Security officials are on alert in Salt Lake City, where the Winter Olympic Games are under way. The National Guard has joined local police to patrol the streets of the city and skies above it. The National Guard flyers are part-time soldiers who do their work from Blackhawk helicopters.
Captain Daniel Anderson is part of the 126th Medical Air Ambulance Company of the California Army National Guard. He lives in Sacramento, California, but is here in Salt Lake City for the Olympics.
What you have here is a conglomerate of National Guard units from all over the country, Arizona, Montana, Idaho, and they've all come together to do this mission, he said. Some people are doing the maintenance, keeping the aircraft flying. Others are doing the air ambulance, which my company is. Others are doing the lift [troops and equipment] and command and control.
Captain Anderson points out the newest Blackhawk helicopter of his air ambulance unit. These large military aircraft can be used in combat, but the National Guard uses them for fighting forest fires and conducting search and rescue. Here in Salt Lake City, the crafts are also used for security and surveillance.
"Our motto Blackhawk up. We're trying to keep things up," he said. "Everyone's probably real familiar with the [Blackhawk from] movies, and we've got a lot of PR because of that, and all of a sudden everyone knows what a Blackhawk is. But this is a Lima model, and this is actually one of the two newest models off of the production line."
Captain Anderson proudly shows off an "incredible aircraft," as another Blackhawk lifts off from the airfield at the National Guard Armory in Salt Lake City.
This model of Blackhawk can travel at a speed of 350 kilometers per hour with a range of 450 kilometers on a tank of fuel.
It can be configured to carry 13 people, but when used as an air ambulance, carries four crewmembers and as many as six patients. At home in California, it is used for mountain rescues, but now the crew is on call in case of any problems at the Olympics.
The National Guard officer recites the motto of his unit, "So Others May Live." When his crew arrived for duty in Salt Lake City, they were given the opportunity to put the motto into practice.
We were out here in January doing a training mission, and we were out by Snow Basin, he said. We were on the ground talking to the local Sheriffs when we heard a call from on top of the hill of a young boy who was snowboarding, crashed into a rock, and had all the signs and symptoms of a lacerating liver.
The medics offered to help, and they airlifted the injured boy to the University of Utah medical center. There, doctors confirmed he had a lacerated liver.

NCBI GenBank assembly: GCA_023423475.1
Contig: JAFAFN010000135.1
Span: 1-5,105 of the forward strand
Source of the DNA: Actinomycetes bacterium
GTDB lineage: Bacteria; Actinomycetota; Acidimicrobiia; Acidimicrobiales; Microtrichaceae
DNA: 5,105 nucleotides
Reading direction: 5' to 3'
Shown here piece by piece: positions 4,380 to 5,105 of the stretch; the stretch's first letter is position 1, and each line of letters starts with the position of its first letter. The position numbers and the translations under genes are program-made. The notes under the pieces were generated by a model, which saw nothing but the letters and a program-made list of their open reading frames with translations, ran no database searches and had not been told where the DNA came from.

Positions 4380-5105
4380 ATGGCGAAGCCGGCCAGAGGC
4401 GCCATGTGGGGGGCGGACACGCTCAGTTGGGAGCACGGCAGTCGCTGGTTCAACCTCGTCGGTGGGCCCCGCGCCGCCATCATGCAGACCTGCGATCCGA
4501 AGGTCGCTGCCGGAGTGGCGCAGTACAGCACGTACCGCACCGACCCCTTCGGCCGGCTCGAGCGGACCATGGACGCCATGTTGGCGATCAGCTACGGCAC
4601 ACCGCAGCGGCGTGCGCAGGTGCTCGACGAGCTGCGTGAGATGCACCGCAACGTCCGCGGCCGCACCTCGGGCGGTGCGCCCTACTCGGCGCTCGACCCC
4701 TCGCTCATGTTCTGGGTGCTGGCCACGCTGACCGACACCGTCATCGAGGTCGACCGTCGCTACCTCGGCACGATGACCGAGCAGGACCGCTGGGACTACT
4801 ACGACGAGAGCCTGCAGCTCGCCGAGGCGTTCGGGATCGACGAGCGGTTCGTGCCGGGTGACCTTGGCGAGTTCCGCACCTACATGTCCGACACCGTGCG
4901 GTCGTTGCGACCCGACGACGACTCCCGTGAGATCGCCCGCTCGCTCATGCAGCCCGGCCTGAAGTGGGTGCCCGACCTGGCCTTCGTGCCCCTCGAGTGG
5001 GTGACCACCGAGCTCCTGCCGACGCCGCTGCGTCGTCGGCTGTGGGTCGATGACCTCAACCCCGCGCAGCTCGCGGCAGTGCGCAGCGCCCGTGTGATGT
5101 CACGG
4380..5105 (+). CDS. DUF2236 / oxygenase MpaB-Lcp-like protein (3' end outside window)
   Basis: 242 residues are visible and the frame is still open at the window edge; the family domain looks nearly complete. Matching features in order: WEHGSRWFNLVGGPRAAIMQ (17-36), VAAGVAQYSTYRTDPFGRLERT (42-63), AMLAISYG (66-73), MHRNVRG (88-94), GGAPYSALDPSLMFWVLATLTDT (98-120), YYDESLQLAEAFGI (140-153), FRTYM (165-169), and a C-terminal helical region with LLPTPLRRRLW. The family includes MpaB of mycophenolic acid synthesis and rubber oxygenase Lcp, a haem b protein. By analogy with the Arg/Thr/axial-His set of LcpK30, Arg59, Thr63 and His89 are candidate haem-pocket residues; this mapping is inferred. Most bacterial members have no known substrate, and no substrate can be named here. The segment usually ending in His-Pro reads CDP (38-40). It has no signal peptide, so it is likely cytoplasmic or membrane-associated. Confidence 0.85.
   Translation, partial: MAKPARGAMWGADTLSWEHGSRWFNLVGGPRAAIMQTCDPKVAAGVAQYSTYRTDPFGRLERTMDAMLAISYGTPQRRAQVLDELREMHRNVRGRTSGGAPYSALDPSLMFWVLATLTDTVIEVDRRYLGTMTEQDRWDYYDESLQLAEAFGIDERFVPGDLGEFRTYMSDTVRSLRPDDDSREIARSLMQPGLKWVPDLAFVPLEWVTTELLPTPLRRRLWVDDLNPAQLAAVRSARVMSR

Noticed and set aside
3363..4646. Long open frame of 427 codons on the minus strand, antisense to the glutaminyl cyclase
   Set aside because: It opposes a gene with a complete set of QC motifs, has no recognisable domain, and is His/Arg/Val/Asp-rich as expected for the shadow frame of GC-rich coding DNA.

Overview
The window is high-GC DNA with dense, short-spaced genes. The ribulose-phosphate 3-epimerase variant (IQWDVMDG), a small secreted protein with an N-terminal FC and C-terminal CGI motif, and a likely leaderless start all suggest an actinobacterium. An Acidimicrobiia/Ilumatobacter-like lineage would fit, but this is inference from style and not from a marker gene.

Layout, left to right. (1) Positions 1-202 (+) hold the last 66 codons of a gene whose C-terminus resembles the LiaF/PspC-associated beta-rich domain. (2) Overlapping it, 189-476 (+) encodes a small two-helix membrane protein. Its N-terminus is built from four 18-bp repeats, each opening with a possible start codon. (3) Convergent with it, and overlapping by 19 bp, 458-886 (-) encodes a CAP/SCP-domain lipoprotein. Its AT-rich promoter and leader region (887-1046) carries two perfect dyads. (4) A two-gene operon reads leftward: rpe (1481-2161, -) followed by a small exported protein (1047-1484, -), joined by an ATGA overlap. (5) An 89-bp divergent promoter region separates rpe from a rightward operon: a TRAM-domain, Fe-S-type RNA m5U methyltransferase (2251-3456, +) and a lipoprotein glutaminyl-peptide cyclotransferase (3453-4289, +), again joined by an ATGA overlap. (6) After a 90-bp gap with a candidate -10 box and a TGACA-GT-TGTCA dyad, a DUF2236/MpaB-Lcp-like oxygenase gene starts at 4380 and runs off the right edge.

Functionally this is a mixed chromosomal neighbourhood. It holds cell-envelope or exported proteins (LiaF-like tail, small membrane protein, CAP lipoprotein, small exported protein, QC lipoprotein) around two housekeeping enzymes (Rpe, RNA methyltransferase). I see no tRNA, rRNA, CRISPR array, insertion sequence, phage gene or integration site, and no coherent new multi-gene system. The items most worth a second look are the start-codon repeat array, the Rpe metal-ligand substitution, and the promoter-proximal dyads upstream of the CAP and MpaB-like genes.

"The neat thing about that and what the National Guard does, is when we evacuate someone, it's the taxpayer's dollars, because the mother had sent out a call to us as we were transporting this young kid back, and said, can you not take him there? Can you take him to the smaller local hospital because I don't have medical insurance? And that's when the crew came back on the radio and said, just tell her it's compliments of the U.S. Army, and she doesn't have to pay a thing," Capt. Anderson said.
National guardsmen are part-time soldiers, who train on weekends and during the summer. In January, members of this unit were called away from their homes to active duty. Some have jobs in the military related to their civilian occupation, while others do not. Staff Sergeant Al Smoot usually works as a paramedic for the Sacramento fire department.
"I'm a paramedic [with the National Guard], just like my civilian job," he said. "And being a licensed paramedic and having some background, we're working as paramedics at the games."
Staff Sergeant Joel Horn from Redding, California, owns a business that sells jewelry over the Internet. He is crew chief on his Blackhawk, and says he says he enjoys his work with the National Guard, although his unit is busier than most.
"We do fires. We can do that for a couple of months straight, depending how bad the fires are. We do floods. That can go on for a long time also," he said. "And then we do all sorts of search and rescues in the mountains. And earthquakes, almost every time there's a major earthquake, we're called up. And then federalized missions overseas. We've done missions like that."
Members of the 126th Medical Air Ambulance Company are patrolling the skies over Olympic venues, hoping they won't be called upon, but ready if they are, in the case of an emergency or disaster.